A case is made for the presence of public enterprises in strategic sectors; but what constitutes strategic and non-strategic is relative and time-specific. Landline telephone instruments and telephone cables were considered sensitive and hence items of strategic importance in the 1950s. They were included in the list of 17 items reserved for exclusive production by government-owned enterprises under the Industrial Policy, 1956. Today, they are ordinary items. Likewise, what is of strategic importance presently (e.g. atomic energy) may become non-strategic after a few decades. In addition to nuclear-powered aircraft carriers and submarines, we may have nuclear-powered aeroplanes, railway engines and even motor cars.,fire joker free spins no deposit 2020
bbc football,India has made rapid strides on various global indices of economic and technological progress. It has consistently and significantly improved its ranking on ease of doing business from 142 in 2015, to 130 in 2017, to 100 in 2018, to 77 in 2019 and to 63 in 2020, a jump of 79 spots over the period from 2015 to 2020. In the Travel and Tourism Competitiveness index, India jumped 18 spots in 4 years (from 52nd in 2015 to 34th in 2019). Similarly, India has taken rapid strides in advancing government e-payments capabilities and is one of the top-performing countries in terms of citizen-to-government (C2G), business-to-government (B2G) and government-to-business (G2B) transactions. It has also improved its rank on World Digital Competitiveness Index, and Global Innovation Index.
However, the country has performed poorly on various socio-economic global indices. According to the Human Development Report (HDR) released on December 16, 2020, India ranked 131 among 189 countries in 2019 in terms of human development. Likewise, India was classified as a country with serious levels of hunger according to the Global Hunger Index (GHI), 2019. India was ranked 102 out of 117 countries in terms of severity of hunger. In other words, there were only 15 other countries in this index which were worse-off than India. Nearly all these were African countries. ,juve vs spal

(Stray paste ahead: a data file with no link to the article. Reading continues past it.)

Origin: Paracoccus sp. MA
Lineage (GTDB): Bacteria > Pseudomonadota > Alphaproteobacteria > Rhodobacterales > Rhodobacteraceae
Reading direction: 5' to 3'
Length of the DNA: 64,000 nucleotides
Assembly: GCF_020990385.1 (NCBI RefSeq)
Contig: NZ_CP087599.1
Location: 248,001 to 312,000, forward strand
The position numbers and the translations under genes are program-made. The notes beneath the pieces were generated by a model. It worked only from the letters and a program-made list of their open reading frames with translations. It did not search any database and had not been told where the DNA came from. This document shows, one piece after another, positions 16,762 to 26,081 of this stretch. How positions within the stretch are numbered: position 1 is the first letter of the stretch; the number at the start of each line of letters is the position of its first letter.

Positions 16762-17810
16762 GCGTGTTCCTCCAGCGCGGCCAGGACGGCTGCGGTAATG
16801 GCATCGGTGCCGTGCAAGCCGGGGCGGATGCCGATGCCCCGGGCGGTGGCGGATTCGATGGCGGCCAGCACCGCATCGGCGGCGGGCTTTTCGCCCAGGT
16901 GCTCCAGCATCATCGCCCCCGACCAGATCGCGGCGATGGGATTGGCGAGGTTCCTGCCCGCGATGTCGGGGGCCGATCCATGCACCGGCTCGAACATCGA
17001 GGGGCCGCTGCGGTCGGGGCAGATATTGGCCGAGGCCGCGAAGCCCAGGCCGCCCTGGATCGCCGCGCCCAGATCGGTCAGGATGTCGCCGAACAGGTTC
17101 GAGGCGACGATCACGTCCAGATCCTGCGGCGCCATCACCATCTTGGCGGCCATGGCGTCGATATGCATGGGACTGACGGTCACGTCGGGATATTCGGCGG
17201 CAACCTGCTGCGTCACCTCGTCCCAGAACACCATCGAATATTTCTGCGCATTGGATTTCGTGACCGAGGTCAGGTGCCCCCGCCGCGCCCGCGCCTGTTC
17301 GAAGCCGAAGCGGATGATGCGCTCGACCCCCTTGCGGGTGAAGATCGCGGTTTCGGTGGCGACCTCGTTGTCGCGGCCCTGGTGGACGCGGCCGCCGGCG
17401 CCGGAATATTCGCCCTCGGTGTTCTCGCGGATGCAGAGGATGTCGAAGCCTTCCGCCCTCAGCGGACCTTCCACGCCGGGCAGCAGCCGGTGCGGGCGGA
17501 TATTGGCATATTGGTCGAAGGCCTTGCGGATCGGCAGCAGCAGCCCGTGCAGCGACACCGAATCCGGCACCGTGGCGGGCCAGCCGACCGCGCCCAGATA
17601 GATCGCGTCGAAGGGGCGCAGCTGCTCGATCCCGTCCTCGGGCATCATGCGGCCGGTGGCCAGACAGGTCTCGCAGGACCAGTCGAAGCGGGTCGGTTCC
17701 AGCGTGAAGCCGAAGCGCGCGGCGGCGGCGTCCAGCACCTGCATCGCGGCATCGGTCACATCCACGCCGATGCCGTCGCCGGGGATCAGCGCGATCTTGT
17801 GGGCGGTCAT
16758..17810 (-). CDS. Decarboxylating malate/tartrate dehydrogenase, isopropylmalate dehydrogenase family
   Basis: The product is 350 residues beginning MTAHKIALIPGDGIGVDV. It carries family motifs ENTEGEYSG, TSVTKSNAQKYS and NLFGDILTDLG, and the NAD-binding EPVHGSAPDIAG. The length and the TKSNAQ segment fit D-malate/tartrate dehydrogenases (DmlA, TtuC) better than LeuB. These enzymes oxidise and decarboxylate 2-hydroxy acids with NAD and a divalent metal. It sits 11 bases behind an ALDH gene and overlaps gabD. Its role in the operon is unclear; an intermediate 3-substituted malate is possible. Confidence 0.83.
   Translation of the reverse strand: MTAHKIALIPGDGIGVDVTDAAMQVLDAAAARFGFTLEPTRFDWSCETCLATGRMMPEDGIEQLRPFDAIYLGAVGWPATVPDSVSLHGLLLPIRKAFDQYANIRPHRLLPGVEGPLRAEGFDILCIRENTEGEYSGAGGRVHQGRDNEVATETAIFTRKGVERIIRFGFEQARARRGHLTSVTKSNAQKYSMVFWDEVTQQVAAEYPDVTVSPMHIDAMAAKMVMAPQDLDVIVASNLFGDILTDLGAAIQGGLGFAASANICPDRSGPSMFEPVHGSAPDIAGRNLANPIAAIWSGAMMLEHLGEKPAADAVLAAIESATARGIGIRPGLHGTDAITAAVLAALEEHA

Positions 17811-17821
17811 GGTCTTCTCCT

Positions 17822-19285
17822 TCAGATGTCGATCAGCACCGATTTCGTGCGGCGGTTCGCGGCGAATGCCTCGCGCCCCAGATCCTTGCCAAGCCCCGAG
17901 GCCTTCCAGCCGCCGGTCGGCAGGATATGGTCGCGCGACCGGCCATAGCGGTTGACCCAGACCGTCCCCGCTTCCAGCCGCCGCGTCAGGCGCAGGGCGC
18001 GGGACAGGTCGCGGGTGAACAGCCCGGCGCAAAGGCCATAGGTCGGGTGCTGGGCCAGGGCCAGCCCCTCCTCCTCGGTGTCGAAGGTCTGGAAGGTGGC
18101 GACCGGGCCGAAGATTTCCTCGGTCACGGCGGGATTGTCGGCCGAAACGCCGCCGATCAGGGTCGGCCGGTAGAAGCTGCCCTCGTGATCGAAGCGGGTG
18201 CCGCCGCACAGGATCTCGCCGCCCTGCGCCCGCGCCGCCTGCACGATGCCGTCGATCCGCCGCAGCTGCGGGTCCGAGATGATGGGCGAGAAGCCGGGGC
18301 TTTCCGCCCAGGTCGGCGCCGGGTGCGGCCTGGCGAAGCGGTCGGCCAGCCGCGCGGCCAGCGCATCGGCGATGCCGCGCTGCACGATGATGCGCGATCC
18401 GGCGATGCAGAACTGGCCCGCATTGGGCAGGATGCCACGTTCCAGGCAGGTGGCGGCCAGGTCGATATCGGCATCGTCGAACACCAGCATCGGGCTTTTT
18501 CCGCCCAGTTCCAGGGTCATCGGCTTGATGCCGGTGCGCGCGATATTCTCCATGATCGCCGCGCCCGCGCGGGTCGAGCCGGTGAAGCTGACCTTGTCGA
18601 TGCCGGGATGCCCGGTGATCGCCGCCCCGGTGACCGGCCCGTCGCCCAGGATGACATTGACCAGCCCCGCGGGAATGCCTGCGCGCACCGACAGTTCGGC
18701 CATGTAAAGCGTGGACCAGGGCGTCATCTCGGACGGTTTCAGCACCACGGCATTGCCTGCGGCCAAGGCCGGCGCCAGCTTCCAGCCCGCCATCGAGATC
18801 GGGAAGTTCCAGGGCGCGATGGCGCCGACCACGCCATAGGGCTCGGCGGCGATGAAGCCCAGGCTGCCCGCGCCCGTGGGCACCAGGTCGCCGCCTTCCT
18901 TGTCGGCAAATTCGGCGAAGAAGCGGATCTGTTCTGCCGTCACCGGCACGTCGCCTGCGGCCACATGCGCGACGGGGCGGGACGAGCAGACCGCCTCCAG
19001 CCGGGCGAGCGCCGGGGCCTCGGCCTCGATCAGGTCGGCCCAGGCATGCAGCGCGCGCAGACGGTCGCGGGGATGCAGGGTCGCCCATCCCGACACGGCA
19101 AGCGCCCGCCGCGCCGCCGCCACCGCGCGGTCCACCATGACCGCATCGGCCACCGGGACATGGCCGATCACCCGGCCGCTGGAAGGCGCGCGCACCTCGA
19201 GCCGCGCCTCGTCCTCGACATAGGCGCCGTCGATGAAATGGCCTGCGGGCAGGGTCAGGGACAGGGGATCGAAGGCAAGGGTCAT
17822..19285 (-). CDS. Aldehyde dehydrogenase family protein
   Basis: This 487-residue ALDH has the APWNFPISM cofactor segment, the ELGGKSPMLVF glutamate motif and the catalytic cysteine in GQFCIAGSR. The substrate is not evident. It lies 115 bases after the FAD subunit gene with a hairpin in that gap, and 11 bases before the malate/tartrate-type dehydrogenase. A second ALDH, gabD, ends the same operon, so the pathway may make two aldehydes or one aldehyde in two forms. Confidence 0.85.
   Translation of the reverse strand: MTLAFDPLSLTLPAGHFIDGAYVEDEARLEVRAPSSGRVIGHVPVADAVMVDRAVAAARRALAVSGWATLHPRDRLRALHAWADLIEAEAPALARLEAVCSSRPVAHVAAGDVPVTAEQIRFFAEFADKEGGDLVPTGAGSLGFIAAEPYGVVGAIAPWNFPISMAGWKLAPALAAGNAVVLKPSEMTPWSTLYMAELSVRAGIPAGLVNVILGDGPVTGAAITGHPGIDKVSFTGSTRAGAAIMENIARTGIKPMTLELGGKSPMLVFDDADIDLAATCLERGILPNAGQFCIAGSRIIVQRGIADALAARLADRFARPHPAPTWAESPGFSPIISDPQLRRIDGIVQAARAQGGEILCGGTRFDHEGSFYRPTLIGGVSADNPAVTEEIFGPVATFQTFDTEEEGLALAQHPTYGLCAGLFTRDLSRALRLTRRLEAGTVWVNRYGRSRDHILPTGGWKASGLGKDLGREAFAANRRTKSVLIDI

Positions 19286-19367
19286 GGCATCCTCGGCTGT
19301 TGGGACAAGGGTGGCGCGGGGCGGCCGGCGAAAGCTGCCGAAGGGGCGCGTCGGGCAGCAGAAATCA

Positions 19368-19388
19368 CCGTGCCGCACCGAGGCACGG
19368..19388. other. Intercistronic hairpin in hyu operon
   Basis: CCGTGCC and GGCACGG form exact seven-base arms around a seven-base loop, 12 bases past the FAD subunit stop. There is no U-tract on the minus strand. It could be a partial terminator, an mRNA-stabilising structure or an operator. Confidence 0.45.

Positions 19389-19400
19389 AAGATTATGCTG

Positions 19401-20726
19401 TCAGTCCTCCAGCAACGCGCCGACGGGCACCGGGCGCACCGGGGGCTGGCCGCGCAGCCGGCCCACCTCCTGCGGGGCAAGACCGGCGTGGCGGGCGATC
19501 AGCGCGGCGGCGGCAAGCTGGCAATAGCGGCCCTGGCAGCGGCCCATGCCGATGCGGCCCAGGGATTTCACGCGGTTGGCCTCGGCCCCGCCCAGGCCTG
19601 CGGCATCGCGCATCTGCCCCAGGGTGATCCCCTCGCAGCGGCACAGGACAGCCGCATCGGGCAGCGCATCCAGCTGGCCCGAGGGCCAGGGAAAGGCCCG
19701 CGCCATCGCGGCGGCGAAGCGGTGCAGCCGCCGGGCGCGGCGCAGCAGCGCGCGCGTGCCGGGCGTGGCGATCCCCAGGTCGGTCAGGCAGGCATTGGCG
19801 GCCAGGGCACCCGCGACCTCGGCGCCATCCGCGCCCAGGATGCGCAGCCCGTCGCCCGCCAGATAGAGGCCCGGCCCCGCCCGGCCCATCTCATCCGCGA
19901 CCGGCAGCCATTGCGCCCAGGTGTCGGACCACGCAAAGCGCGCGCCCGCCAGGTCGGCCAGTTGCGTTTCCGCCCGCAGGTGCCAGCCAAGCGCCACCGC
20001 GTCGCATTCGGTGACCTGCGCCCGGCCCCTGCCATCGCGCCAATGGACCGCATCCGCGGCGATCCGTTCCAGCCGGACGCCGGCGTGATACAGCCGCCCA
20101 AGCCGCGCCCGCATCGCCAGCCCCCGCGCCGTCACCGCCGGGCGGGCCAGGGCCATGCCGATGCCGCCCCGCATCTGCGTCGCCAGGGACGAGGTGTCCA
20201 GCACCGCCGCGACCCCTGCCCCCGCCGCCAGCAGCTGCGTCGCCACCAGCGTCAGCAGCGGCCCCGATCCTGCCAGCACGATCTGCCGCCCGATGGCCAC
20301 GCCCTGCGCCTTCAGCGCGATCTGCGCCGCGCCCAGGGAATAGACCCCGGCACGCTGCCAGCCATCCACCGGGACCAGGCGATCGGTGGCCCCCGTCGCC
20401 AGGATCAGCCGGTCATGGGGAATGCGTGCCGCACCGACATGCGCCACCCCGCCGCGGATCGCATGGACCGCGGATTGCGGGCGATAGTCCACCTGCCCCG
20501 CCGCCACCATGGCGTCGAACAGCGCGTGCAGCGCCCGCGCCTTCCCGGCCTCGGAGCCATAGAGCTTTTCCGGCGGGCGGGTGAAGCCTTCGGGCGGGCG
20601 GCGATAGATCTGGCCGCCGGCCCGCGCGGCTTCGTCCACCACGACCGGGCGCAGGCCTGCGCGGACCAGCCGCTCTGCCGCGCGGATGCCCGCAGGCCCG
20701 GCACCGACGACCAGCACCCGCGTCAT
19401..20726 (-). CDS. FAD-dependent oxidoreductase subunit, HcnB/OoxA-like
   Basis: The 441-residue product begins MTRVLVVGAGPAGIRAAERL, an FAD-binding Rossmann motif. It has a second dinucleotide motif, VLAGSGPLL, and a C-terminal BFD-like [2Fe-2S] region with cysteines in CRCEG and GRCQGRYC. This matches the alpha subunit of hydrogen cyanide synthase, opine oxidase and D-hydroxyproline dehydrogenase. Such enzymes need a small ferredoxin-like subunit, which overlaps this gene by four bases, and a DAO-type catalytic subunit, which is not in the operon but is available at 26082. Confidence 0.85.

campo bet 1x2,The dismal performance of India on HDR and GHI underscores the need for higher investment in social infrastructure like medical and educational sectors. The Covid-19 pandemic has further aggravated the problems of migrant labourers, marginal farmers and small businesses. This calls for relief packages for the disadvantaged sections of society rather than bail out packages for sick white elephants of the public sector. Minister of State for civil aviation V.K. Singh told the Rajya Sabha on August 4, 2021 that Air India had accumulated losses to the tune of Rs. 70,820 crore till March 31, 2020. The so-called national carrier incurs an estimated daily loss of Rs. 20-25 crore.
Budgetary support to loss making public sector units has been a recurring feature over the last several years. Increased competitive pressures have adversely affected many such units which were earlier profitable. Growing financial stringency of the government in view of various social security schemes has reduced its capacity to support them. Loss making public enterprises are a drain on the budget unless a viable policy of disinvestment is evolved and implemented for them. These new realities must be recognised in order to shape and develop a public sector policy with adequate focus on fiscal costs and benefits. ,find a poker game
M.M. Sury is a guest contributor. Views expressed are personal.,livescore.com